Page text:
The facility for nuclear weapons by Iran began development in the 1990s and this was exposed in 2002. In this case, Iran had violated the Non-Proliferation Treaty (NPT) to which Iran is a signatory. In 2008, a second nuclear enrichment facility had been exposed. Iran is also believed to have been developing missile systems with nuclear capability. This, he admits is tricky and difficult technology to master. Currently, Evron claims Iran has sufficient uranium for 2 bombs although not weapons grade. Iran currently has, Evron says, nuclear material with a purity of 3.5% to 20% whereas a weapons platform would need 93% Uranium. These are the developments under its Uranium enrichment technique. Iran has also begun working on the plutonium enrichment route.

Evron says that since 2005, Iran has been actively working on an advanced enrichment programme, a weapons programme and developing warheads for missiles.

Commenting a bit on Obama’s current policy on negotiation and economic pressure through sanctions, it says it might work and is a better option than that presented during the Bush administration which wasted a great chance when Iran offered unconditional negotiations in 2003. Evron says that Israel and Iran might have a relationship if Iran goes nuclear.

Evron says that for a stable relationship to take place between a nuclear Iran and Israel, both will have to understand and be mature about the use of nuclear weapons and must be in continuous dialogue with each other. If Iran goes nuclear, he foresees that the Middle East would become unstable since the Arab world could also begin to look for nuclear weapons for deterrence. This could be further used by groups such as the Hezbollah and Hamas to cause what is known as “catalytic war” – provoking countries to take nuclear action. Evron says that dialogue would only become more important if Iran goes nuclear.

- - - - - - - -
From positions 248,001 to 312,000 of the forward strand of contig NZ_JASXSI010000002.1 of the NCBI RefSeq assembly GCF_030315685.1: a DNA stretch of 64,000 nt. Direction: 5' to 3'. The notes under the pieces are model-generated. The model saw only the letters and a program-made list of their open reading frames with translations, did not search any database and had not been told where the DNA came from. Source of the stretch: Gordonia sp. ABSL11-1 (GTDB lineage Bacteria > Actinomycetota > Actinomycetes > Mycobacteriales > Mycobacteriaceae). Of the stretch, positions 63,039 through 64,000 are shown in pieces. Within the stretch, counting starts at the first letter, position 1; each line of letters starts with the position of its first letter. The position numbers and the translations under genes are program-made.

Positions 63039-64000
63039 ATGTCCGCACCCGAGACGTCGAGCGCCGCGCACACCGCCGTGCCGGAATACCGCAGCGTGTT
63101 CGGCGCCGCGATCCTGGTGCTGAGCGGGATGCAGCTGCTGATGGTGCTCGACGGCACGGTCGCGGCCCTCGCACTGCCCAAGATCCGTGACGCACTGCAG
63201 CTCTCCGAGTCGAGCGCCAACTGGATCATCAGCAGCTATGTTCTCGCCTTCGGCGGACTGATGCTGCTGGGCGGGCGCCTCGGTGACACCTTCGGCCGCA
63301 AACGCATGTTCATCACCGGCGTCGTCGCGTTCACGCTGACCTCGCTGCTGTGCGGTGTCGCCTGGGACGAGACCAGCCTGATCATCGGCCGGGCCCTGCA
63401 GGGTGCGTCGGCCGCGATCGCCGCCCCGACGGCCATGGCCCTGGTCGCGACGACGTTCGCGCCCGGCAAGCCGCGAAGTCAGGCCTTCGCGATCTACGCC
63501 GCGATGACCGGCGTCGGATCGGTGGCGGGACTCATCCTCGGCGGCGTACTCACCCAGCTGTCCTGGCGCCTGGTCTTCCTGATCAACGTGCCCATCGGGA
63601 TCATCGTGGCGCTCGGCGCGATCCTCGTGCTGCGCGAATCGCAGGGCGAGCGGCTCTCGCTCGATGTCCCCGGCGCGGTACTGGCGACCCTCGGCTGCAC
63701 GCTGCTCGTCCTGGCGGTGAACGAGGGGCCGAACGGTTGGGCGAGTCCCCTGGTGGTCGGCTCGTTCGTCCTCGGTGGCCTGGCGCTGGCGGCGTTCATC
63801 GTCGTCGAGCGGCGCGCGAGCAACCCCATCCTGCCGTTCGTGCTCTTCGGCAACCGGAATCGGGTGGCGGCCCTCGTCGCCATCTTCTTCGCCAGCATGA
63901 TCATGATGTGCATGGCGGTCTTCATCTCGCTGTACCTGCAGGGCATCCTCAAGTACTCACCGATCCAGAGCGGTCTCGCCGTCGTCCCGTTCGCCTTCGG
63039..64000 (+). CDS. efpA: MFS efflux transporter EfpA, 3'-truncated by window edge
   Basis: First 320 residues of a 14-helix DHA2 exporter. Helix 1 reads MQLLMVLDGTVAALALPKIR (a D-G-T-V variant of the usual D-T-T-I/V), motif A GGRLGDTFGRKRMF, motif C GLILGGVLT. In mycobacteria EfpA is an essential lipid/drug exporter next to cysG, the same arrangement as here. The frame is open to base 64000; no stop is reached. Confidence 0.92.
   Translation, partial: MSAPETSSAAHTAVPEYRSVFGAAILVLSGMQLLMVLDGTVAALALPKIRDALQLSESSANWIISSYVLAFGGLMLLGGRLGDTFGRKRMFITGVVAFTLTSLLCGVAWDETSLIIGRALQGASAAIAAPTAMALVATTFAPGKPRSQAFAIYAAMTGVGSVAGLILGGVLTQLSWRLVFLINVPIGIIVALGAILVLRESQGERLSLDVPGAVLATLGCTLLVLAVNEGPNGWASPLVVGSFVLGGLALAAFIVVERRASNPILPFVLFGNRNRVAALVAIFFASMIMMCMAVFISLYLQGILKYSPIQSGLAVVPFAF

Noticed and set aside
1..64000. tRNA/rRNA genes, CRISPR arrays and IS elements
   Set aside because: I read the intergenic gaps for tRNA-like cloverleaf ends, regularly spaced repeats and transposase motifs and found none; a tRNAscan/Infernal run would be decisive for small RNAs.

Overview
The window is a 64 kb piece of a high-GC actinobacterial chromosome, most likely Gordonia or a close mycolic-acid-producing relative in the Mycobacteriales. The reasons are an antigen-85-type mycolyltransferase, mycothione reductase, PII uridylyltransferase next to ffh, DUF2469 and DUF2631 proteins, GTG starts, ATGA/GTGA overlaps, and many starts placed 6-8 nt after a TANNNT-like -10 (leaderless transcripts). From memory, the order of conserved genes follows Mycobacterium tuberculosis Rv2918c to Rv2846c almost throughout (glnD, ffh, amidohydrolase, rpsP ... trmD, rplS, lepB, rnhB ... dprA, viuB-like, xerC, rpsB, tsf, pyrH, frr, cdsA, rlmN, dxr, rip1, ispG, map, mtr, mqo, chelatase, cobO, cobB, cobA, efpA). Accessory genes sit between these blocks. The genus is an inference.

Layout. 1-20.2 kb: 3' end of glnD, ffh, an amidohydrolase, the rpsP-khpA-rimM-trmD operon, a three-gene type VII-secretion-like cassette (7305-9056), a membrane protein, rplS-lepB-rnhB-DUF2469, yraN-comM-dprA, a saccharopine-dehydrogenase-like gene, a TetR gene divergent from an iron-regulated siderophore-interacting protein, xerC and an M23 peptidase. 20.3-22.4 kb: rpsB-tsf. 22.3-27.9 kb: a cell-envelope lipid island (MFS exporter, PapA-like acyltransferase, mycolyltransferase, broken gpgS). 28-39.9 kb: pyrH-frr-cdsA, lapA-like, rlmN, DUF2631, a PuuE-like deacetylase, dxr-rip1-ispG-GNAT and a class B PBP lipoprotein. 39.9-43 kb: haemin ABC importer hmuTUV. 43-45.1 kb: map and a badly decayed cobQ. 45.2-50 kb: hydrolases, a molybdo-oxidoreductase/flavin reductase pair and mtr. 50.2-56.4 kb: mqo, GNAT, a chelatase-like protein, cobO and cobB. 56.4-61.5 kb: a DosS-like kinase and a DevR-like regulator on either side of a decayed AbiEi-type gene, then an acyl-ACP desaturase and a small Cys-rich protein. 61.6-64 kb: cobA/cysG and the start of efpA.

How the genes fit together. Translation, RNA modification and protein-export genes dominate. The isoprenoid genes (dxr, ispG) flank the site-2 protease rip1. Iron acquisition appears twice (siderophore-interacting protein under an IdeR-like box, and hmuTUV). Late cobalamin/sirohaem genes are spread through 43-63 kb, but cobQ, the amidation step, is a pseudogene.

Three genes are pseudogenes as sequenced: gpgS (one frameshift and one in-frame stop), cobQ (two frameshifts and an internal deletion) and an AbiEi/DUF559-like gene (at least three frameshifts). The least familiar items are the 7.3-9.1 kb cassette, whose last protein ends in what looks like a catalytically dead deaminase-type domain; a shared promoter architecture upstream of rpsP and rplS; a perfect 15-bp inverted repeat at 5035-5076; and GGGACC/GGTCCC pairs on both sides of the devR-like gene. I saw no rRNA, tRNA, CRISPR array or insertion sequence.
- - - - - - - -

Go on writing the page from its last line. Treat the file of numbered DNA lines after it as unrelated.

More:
Ending his talk, Evron says that the Universities in Iran had free intellectuals till last year who were ready to talk with an Israeli such as him. He says though things have changed in the past one year where they have gotten a bit scared about talking openly. He says civil society in Iran wants regime change and that Israel and the Arab world would accept a moderate Iran.

During the Question and Answer session, he went into details on certain aspects. If Iran were about to go nuclear, he said, he would advise that the US consider the military option against it. Israel taking such actions would have other repercussions in the region. He said the US could perform surgical strikes of Iranian nuclear weapons installations and declare that this was done purely to protect the region. Such an action would not cause Iran to retaliate other than to bad mouth US imperialism and such. He said that if Iran tried responding militarily, the US air force could destroy the Iranian military in a couple of weeks.

Indo-French Nuclear Co-operation

Note: I wrote this on my earlier blog hosted as http://parallelspirals.blogspot.com. I recovered the text from the WayBack Machine. This post appeared on December 06, 2010 as per the time stamp. I’m trying to collect here again all my old writings spread on various blogs.

Vaiju Naravane of The Hindu writes about the Indo-French nuclear co-operation specifically talking about the deal with French nuclear company, Areva. I have been learning of the Jaitapur Nuclear Plant project mostly through Greenpeace and their Nuclear-Unsafe campaign. Sadly, Areva’s defences in public have not been very effective and have even been countered.

The Times of India today and the Greenpeace blog earlier reported on the protests against the Jaitapur Plant. It has been interesting to see a growing number of controversial projects coming up along the Maharashtra and Orissa coastlines.

I am personally not 100% against nuclear power. I am concerned about India putting in lots of public money to obtain a nuclear technology that is still in stages of refinement. In the software world, this is like downloading the beta or developers version of a software. One does not download such software if one does not know about the software’s vulnerability and issues. Similarily, investing money without having experience or an authority in new nuclear plants, India should have played it more safely than it has. Hopefully, better sense prevails.